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Originally Posted by deathkricket View Post
Thinking about what i wrote i now see it is confusing, the point i was trying to get across was both the blazer and police ammo were 124g FMJ with the same BALLISTICS ( to include powder load) but one have a pressure warning but no +p and the Blazer not have anything if that makes sense.....i know what the grain is

That is confusing. Same weight,same everything,but one warns or high pressure?? I wouldn't worry about it though. I shot plenty of it through my pt111 when I had it, but I never shot any +p through it. I didn't like the way it handled range ammo...nonetheless....
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Old 04-12-2010, 06:23 AM   #8
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Cool, i dont know what brand that police ammo was, all it said was police 124g fmj, 9mm and thats all, i was wondering if maybe it was old ammo or something back when 9mm couldnt handle todays loads, but that makes no sense as im sure the gun strength hasent changed...
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Old 04-12-2010, 06:32 AM   #9
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It is possible to have the same grain bullet at the same velocity with different pressures.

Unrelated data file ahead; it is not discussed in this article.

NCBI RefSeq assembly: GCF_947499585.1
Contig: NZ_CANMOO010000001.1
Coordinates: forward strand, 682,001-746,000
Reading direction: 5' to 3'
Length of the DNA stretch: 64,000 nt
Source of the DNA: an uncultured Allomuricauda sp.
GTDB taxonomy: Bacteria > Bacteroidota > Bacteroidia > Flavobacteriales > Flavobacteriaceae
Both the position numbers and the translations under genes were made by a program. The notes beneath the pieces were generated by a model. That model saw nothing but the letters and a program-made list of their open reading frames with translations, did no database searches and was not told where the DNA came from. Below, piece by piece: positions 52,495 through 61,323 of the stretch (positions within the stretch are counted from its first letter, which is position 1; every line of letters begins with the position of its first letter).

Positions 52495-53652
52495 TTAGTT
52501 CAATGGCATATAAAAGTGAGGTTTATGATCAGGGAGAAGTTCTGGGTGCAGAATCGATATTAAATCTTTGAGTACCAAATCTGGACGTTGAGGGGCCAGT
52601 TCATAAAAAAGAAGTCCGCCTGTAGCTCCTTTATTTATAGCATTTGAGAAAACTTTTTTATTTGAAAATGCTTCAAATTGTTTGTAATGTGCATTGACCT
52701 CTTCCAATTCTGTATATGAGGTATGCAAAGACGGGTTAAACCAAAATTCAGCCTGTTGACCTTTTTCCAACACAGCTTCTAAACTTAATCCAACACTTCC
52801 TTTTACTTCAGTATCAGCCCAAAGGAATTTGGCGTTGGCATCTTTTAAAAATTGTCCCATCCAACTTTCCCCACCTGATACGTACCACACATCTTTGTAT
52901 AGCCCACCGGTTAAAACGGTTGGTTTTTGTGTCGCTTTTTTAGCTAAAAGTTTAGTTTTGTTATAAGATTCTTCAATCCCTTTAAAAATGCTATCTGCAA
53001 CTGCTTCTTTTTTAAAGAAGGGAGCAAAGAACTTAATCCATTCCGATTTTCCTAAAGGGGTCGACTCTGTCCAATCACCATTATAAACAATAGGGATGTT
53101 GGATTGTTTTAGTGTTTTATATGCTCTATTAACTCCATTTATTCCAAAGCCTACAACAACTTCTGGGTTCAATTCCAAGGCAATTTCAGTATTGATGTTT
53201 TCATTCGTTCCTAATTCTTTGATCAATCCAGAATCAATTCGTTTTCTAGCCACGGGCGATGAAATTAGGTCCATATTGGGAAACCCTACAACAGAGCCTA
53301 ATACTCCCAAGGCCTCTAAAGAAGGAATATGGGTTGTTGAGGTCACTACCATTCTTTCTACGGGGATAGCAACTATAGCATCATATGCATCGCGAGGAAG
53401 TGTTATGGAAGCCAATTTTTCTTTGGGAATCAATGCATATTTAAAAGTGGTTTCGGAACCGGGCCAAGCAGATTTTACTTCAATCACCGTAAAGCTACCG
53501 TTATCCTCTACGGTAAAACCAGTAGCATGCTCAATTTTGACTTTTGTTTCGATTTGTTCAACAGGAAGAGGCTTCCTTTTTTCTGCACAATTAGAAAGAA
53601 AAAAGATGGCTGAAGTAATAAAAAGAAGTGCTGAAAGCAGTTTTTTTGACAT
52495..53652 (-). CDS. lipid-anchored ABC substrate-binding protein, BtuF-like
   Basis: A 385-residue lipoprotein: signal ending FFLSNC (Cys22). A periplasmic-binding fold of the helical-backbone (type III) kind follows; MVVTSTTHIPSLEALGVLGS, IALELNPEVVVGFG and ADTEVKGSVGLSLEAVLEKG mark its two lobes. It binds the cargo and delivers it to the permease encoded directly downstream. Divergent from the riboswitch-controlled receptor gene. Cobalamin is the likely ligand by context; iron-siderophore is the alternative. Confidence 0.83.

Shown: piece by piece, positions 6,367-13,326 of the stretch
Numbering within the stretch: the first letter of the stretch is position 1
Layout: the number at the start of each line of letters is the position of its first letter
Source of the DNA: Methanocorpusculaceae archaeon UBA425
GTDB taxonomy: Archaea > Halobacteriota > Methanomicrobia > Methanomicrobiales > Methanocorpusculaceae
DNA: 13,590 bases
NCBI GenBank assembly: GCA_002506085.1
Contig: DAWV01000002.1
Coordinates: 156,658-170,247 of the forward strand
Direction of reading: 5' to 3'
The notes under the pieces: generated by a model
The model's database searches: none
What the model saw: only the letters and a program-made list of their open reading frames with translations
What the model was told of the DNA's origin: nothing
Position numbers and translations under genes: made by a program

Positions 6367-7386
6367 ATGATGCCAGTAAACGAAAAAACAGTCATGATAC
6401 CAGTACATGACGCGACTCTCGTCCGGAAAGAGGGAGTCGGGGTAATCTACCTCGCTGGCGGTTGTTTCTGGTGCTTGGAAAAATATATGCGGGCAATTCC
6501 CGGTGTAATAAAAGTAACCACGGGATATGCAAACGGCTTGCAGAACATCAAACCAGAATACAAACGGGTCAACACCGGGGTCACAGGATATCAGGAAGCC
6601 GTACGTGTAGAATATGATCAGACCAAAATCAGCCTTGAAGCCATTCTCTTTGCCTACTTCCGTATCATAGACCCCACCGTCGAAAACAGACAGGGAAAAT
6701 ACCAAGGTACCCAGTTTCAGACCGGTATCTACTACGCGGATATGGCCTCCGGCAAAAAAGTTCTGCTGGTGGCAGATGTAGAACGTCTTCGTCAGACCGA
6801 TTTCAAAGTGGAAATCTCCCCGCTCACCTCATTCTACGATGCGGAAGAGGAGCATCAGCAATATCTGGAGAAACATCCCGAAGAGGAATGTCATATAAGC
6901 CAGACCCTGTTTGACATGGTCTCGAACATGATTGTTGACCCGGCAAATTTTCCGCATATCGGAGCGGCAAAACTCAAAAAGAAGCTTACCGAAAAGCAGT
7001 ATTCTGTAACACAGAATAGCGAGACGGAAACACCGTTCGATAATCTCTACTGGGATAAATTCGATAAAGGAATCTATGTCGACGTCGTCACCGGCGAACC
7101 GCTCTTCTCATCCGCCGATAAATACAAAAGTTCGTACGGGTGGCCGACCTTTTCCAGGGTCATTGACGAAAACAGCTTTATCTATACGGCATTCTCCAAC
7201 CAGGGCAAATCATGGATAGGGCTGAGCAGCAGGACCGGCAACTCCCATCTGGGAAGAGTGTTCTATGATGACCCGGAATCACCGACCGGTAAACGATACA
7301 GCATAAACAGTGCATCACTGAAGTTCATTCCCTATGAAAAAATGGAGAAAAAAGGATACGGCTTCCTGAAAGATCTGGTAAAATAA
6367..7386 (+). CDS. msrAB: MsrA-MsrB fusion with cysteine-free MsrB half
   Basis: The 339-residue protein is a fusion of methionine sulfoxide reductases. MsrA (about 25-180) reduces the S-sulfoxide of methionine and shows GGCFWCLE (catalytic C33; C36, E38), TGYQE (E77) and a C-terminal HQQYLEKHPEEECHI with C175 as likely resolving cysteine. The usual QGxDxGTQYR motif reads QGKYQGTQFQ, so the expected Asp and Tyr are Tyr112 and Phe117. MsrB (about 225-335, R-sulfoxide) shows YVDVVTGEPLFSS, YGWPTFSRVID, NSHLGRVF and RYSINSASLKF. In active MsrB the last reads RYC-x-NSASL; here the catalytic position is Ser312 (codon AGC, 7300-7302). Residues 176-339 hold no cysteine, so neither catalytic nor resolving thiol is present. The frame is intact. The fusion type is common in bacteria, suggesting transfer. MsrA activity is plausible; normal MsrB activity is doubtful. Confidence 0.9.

Different types of powders have different burn rates and can generate more or less pressure to generate the same velocity.
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Old 04-13-2010, 06:25 AM   #10
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It is possible to have the same grain bullet at the same velocity with different pressures.
Different types of powders have different burn rates and can generate more or less pressure to generate the same velocity.
This is very true, especially when handloading the same type and weight of bullet with different types of powder. P+ loads like those used in .38 Special are often a step between a standard .38 and a .357 mag. A good example of different powders under the same type bullet, from the Hodgdon's manual. 180 gr. bullet for 40 S&W cartrage, using 800-X powder putting the bullet out at 1030 feet per second the pressure is 26,000 psi and using the same type 180 gr. bullet with Universal powder the bullet is traveling only 16 fps more but the pressure is 33,400 psi. Perhaps the greatest difference in pressure is due to the speed at which the powder burns, Universal is #26 on the burning rate chart and 800-X is #32, which is slower. Universal powder probably creates it's highest pressure right after the primer goes off and drops as the bullet travels down the barrel and 800X being slower burning probably carrys it's high pressure throughout the bullets travel down the barrel. Sometimes slow burning powders create spectacular fire balls at the muzzle because they have not been fully burned in the barrel. I've seen H-110 powder, #49 on the burning rate chart, create a bright fireball about the size of a soccerball.